Seniors in Manitoba Housing complex struggle to get by without hot water

Residents at a seniors’ complex operated by Manitoba Housing in Beausejour have been without hot water for a week, forcing people with visual and mobility challenges to heat water on stoves, then haul it elsewhere to wash themselves.

“There are some people here that have no other choice but to bathe in their apartment,” said Pat Sayer, who lives in Armstrong Manor, a 21-unit assisted living and independent living complex in the southeastern Manitoba town.

“They don’t have family close by [where they could go], so it is a problem.”

Sayer says it’s dangerous for residents like her to try to carry the pots of water. She has glaucoma and macular degeneration, leaving her with blurred vision in her one working eye.

“I shouldn’t have to be doing that,” she said.

Pat Sayer says she and the other seniors in her building ‘deserve to be dealt with with a little more respect’ than being left to manage without hot water for the past week. (Jaison Empson/CBC)

Sayer contacted the building manager about her concerns and was surprised by the answer.

“I was told that it wasn’t an emergency because we had water,” she said.

“We have plenty of cold water, yes. But washing my hair the other day in the kitchen sink under cold water, it’s a brain freeze. I don’t need my brain frozen any more than it already is.”

Sayer says the building manager told her and other residents the fix might take another two weeks.

In an email to CBC News, a provincial spokesperson said Manitoba Housing is in the process of hiring a contractor, and expected to have one hired by the end of day Friday.

The hiring of the contractor has taken so long because the province invited contractors to bid on the work, thus allowing them the chance to review the scope of the work needed to be done and prepare quotes, the spokesperson later added.

Work will begin “as soon as possible.”

The spokesperson said the hot water tank stopped working May 28 but did not say why it took a week to find someone to fix it.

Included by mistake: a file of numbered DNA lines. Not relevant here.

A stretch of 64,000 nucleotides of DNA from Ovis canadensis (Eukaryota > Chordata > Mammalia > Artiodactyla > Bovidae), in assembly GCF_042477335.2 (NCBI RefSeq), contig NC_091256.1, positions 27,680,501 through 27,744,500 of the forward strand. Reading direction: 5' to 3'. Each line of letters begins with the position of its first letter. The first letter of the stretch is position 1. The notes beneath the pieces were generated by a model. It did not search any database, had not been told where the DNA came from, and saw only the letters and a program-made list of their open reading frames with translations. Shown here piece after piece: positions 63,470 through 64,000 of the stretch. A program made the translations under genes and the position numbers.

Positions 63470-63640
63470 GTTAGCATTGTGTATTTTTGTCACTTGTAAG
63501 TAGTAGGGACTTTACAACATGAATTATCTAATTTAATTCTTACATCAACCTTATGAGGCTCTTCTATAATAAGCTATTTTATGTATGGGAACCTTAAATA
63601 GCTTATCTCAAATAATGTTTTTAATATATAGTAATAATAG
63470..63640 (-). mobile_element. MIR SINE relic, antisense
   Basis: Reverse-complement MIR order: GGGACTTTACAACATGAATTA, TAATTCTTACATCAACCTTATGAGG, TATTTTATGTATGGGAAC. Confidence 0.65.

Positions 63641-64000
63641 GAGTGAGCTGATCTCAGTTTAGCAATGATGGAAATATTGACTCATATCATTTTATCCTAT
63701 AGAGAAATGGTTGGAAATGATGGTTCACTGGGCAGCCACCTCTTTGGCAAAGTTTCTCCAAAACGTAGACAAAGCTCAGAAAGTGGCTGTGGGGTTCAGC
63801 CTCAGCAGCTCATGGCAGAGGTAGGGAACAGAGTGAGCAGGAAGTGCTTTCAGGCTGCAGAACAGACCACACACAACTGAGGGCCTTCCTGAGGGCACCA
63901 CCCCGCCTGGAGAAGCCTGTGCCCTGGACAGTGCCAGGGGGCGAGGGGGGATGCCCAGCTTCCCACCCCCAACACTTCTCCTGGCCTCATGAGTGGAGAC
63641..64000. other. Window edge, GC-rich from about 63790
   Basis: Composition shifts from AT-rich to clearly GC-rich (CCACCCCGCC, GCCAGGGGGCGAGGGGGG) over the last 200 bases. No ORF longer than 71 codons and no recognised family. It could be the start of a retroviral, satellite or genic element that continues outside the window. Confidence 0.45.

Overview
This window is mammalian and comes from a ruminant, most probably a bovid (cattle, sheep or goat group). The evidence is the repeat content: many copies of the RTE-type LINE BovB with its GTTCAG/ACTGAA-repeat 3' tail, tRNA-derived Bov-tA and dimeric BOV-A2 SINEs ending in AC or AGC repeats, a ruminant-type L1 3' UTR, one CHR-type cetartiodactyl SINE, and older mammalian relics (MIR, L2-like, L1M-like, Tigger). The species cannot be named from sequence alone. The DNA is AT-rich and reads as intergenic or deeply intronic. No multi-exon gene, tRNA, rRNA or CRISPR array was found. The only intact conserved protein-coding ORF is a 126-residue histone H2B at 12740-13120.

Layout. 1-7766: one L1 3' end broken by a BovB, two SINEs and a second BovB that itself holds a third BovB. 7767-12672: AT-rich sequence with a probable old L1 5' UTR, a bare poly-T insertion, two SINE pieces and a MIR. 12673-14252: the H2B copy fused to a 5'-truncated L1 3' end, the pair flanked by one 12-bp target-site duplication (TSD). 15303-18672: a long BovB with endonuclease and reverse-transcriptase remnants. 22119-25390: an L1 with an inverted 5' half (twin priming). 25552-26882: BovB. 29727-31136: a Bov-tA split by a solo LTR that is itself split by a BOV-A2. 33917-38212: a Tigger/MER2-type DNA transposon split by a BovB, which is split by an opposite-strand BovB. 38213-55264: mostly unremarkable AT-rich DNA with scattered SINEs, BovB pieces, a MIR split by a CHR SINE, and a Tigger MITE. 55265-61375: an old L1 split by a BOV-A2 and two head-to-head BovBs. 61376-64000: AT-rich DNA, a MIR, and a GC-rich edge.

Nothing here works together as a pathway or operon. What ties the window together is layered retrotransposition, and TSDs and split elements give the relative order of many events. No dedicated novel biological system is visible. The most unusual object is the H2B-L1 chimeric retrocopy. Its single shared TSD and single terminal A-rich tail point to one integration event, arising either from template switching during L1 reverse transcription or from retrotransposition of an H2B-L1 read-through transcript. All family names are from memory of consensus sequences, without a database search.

Although Armstrong Manor is a 55-plus building, Sayer said almost all the people living there are 70 or older.

“I think they feel we’re lower-class citizens here. We’re not children, we’re seniors and deserve to be dealt with with a little more respect,” she said.

Armstrong Manor is a 55-plus building, but most people living there are 70 or older, says Sayer. Many rely on canes, walkers and wheelchairs to get around, which makes trying to haul hot water extremely challenging, she says. (Jaison Empson/CBC)

Garfield Parobec, who says he is one of the youngest people at the residence, usually stays active by playing pickleball, but says getting sweaty isn’t the best idea right now.

“I have to go to work and I can’t be stinky going to work, and I’ve got no other place to shower,” he said.

“So I spent three hours filling up my bathtub,” about a third of the way, said Parobec.

“I’m not too steady on my feet and I’m carrying this hot water, and I’m thinking, if somebody that’s 90 years old is doing that, you know, they could hurt themselves — get burned, fall down, break a hip.”

With an estimated surgical and diagnostic backlog of 166,000 cases in the province, no one wants to have to make a trip to hospitals, which are also short-staffed, he said.

Manitoba Housing is not providing backup hot water for residents who need access to it for personal hygiene, the spokesperson added. Tenants will have to heat their own water until access to hot water resumes.

Garfield Parobec is still active enough to play pickleball but said it’s difficult trying to wash up after a game. (Jaison Empson/CBC)

View original article here Source